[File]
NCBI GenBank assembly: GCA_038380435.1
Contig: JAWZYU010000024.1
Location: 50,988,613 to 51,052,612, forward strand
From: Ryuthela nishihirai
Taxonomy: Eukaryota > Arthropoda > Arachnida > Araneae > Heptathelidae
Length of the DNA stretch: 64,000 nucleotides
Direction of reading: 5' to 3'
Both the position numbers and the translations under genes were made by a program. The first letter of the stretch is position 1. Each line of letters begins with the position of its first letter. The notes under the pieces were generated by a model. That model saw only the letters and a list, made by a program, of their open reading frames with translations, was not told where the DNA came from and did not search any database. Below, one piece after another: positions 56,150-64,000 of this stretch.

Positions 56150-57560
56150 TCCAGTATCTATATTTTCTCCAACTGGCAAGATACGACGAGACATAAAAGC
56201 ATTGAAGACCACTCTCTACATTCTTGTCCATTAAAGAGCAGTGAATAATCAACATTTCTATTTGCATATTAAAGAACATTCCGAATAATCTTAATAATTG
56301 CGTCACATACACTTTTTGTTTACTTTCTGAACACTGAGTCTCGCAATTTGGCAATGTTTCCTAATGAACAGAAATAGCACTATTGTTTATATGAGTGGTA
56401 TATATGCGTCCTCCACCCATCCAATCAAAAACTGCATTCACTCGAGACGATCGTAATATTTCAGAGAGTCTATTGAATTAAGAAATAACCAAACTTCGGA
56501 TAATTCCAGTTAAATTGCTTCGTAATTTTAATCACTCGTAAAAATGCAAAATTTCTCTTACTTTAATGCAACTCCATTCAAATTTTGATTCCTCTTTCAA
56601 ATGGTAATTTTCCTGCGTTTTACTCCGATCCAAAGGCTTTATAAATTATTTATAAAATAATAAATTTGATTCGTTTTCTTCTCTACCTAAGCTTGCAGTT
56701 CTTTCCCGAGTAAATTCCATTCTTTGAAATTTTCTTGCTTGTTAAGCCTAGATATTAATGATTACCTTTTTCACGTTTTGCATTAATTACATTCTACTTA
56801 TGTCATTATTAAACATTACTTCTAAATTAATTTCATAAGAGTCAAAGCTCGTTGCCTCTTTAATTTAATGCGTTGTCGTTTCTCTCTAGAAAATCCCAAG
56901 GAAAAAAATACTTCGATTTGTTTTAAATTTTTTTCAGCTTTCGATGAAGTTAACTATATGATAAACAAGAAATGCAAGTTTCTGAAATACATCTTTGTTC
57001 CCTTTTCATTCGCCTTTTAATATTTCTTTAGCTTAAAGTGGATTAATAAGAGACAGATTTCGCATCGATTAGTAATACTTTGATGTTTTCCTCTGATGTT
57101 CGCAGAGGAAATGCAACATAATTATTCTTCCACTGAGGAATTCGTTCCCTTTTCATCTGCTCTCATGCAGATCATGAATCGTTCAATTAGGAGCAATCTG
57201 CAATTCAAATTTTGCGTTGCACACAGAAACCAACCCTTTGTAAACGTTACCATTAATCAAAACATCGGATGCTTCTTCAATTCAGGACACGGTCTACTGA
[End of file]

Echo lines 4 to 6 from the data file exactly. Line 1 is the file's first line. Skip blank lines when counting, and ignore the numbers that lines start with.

From: Ryuthela nishihirai
Taxonomy: Eukaryota > Arthropoda > Arachnida > Araneae > Heptathelidae
Length of the DNA stretch: 64,000 nucleotides